Part 1, Chapter 5
Raymond calls Meursault at work to invite him to a friend’s beach house that Sunday. Marie can come, too. Raymond also says that he's being followed by a group of Arab men. He wants Meursault to keep his eyes open for them. Meursault agrees.
A little later, Meursault’s boss says that he’s thinking of opening an office in Paris and would like Meursault to run it. This would mean a promotion and a chance to leave Algiers and go to Paris; but Meursault doesn’t really want to go. His boss takes issue with his response, but Meursault has let go of his ambitions and isn’t that interested in the job.
Marie comes over that night and asks Meursault if he would marry her. He says if that’s what she wants, then yes, but it doesn’t matter to him either way. If he happened to love another woman as much as Marie, he would say the same thing to her. It makes no difference. For some reason, this satisfies Marie, and they go for a walk around town before she has to leave.
Meursault has dinner at Céleste’s, where a woman sits at his table but doesn’t speak to him. After dinner, he follows her for a while out of vague curiosity and boredom. Later, Salamano comes to visit, and Meursault offers his condolences about the dog, which may well have gotten run over. Maman liked the dog, Salamano says. He thinks it was right of Meursault to put her in the home. There, she could make friends.
Meursault describes the woman who sits at his table as having “robotlike” movements.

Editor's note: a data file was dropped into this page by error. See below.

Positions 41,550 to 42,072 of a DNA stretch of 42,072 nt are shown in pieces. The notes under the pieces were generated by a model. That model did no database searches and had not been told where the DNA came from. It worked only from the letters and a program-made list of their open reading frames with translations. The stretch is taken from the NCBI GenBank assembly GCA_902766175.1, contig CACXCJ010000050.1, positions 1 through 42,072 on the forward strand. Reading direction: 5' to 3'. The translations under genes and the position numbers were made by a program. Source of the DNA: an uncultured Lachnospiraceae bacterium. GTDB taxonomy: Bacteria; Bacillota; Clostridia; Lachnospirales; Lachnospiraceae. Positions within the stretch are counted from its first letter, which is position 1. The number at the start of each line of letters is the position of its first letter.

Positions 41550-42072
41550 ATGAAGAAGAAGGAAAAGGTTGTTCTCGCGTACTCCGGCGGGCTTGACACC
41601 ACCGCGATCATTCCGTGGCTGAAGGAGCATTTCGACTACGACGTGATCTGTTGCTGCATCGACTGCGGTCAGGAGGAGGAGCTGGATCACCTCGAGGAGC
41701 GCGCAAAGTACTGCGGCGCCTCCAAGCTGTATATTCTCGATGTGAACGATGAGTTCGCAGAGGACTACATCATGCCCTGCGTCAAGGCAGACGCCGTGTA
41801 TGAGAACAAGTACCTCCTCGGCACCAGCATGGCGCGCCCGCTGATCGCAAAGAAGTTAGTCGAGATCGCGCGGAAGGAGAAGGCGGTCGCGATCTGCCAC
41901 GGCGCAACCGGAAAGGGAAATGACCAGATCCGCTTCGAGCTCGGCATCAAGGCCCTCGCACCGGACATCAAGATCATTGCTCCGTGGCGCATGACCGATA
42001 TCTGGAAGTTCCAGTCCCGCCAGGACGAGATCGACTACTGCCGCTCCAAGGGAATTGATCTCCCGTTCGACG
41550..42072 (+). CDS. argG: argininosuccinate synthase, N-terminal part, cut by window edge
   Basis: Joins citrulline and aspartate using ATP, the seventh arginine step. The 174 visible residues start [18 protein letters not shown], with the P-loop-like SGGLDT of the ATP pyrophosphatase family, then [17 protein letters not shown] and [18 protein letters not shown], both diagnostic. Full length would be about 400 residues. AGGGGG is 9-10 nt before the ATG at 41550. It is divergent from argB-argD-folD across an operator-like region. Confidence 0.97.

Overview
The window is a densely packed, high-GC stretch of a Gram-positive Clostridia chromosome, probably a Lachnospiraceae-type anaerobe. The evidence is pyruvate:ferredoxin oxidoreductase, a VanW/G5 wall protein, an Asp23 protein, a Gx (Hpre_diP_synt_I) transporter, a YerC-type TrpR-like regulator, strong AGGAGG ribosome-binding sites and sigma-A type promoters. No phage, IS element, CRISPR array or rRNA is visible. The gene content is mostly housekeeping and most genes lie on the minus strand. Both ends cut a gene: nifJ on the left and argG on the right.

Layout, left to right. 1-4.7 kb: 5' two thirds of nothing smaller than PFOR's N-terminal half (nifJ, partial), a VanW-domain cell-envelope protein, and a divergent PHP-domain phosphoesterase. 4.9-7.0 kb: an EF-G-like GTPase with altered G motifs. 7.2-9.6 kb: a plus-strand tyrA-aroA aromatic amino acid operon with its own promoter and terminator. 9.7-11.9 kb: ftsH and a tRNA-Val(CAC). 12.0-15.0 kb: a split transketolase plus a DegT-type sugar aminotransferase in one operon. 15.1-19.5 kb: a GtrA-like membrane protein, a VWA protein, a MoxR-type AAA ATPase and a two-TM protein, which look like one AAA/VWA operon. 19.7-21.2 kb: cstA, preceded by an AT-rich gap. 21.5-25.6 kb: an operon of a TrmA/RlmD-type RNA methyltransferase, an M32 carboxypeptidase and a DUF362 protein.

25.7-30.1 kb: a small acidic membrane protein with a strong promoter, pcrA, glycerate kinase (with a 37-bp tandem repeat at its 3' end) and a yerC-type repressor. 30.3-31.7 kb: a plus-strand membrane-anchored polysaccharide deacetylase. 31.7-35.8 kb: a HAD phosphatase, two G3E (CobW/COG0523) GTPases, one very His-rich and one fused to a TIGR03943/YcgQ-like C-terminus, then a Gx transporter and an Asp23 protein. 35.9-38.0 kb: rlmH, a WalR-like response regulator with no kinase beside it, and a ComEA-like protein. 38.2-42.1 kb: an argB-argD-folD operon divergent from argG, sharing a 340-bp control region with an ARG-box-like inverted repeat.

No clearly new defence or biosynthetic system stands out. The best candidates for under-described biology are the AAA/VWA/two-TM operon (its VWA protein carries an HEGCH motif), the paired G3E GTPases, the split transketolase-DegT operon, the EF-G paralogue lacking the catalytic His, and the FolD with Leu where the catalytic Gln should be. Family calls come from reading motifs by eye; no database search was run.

Friendship. In spite of his apparent apathy, Meursault has developed a number of friendships throughout this novel: with Emmanuel, Raymond, Salamano, and even the caretaker from his mother’s home. He expresses no real affection for these friends, however. Camus further emphasizes the emotionless nature of these friendships by introducing his mother’s grieving friends and Salamano’s poor dog, whom Salamano desperately misses, in spite of his previous behavior.
Marriage. Camus discusses two marriages in this chapter: Meursault and Marie’s proposed marriage (which will never take place) and Salamano’s marriage to his late wife. Like Meursault, Salamano wasn’t terribly enthusiastic about his marriage. He was merely “used to” his wife, which is more or less how Meursault feels about Marie. The reader can safely assume, however, that, unlike Salamano, Meursault wouldn’t feel particularly lonely if Marie were to leave him or to die. We will see how their separation affects him in part 2 of the novel.